Fresh produce boxes are also available, that effort being coordinated between Santa Cruz County, the National Guard and the Community Food Bank. These boxes are delivered every Friday to the Gazebo at Town Park. Information is available on the Patagonia Schools Facebook page.
The Eastern Santa Cruz County Community Food Bank has resumed distributing fresh vegetables, as well, at the Senior Center in Patagonia. These vegetables will be available every Monday from 10:30a.m. to 11:30 a.m. This distribution will continue weekly into spring, 2021.
Santa’s Helpers of Sonoita, founded more than 30 years ago by Margaret Carmichael and Pete Bidegain, raises funds and organizes food and toy drives under the direction of Martha Green, of Elgin, to provide Christmas dinners and presents to people in the area who could use a little extra help during the holidays.
Due to COVID concerns, Santa’s Helpers will not be distributing Christmas dinner boxes and canned goods this year. Instead they will be handing out gift certificates for meals to residents in Patagonia and Sonoita. Donations to Santa’s Helpers can be made at the National Bank of Arizona in Sonoita SCP President Irene Smith, believes that, with everyone working together, most local people now have enough to get by. “When we hear about someone who needs financial or food help, we look into it right away. We are paying attention,”she said.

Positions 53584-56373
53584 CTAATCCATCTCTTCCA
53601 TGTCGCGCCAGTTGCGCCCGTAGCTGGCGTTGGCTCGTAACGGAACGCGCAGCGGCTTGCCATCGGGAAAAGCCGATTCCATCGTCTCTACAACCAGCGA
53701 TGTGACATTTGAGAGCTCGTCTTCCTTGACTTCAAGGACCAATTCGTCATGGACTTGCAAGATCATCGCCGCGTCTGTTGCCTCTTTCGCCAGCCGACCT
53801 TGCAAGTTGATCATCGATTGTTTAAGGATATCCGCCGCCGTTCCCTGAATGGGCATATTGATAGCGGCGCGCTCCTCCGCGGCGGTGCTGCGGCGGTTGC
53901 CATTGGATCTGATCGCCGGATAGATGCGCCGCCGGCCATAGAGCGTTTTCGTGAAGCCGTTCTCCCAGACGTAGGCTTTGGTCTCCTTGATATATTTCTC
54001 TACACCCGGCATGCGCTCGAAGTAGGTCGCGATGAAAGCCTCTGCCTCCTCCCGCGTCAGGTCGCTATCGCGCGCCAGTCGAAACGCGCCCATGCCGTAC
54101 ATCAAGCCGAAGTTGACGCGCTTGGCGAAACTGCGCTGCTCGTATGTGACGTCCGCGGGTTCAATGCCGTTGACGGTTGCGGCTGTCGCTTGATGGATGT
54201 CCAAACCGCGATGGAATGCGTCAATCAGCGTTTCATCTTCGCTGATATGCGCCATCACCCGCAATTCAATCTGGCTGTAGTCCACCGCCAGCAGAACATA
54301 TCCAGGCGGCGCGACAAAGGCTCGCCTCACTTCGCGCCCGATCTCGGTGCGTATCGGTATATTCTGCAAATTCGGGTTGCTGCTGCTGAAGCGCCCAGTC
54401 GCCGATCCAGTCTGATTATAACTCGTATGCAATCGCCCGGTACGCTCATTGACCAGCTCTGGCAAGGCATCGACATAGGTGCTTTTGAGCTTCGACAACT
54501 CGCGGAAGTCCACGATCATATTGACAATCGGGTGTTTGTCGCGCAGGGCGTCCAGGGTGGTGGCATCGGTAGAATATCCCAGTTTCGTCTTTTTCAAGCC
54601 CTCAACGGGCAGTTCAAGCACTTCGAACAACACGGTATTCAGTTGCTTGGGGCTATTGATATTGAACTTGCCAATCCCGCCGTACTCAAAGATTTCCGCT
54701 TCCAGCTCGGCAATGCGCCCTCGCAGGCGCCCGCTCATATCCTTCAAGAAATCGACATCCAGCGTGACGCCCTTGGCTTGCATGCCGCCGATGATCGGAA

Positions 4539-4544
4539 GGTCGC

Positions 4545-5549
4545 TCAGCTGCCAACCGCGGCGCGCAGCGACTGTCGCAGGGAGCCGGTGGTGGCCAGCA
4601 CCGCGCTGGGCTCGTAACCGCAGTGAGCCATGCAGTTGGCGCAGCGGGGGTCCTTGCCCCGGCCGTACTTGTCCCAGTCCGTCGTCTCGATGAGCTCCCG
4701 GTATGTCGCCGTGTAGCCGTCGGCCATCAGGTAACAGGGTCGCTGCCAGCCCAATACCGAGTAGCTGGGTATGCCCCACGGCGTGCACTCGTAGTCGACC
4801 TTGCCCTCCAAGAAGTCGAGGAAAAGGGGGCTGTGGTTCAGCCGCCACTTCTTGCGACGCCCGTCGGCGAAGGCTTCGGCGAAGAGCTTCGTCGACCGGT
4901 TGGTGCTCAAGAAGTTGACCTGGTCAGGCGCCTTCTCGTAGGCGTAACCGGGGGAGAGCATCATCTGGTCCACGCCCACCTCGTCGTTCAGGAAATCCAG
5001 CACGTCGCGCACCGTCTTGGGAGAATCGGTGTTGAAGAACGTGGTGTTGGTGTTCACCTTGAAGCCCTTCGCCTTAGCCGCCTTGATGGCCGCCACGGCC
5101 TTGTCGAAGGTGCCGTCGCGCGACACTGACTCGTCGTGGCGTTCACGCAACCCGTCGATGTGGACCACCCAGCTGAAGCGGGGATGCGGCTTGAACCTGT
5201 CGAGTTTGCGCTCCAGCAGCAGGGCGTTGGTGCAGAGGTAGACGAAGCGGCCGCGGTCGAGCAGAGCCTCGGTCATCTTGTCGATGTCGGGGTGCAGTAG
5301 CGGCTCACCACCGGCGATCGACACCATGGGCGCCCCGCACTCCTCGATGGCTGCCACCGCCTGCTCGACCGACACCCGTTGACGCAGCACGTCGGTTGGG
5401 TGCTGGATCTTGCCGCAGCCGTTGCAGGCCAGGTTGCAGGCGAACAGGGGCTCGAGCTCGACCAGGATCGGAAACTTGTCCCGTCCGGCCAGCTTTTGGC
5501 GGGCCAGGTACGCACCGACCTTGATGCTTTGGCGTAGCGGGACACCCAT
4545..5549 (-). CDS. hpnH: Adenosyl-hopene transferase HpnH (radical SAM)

Several organizations and individuals contribute to this effort, from statewide foundations and governmental agencies to area residents. Kelly said, “I currently have a list of seven or eight organizations offering grants that I plan to apply for. It is an ongoing effort.”
Coleman senses an evolution in thinking among residents since the onset of COVID. “This is the first time these organizations have come together in this way. I think people are realizing that we are all vulnerable and that what we really need is not what we used to think was important. From kids to adults, people are wondering how to help.” All those involved appreciate the generosity of the community.
Staudacher said, “We don’t do a lot of fundraising, but our stalwarts, people who feel they’re doing well enough to share, have continued and even increased their giving. A local woman is making masks for friends and directing them to donate to us in lieu of payment. A Phoenix man called out of the blue and donated several hundred dollars because he wanted to help a rural food bank.” Donations to the cause may be made through the various organizations’ Facebook pages and websites.
Anyone who needs assistance, or knows of someone who does, can check the Food Bank’s and Youth Center’s Facebook pages, or visit the Senior Citizens’ website for information about the weekday lunches. Or tell a friend. In a small community like ours, that just might be enough.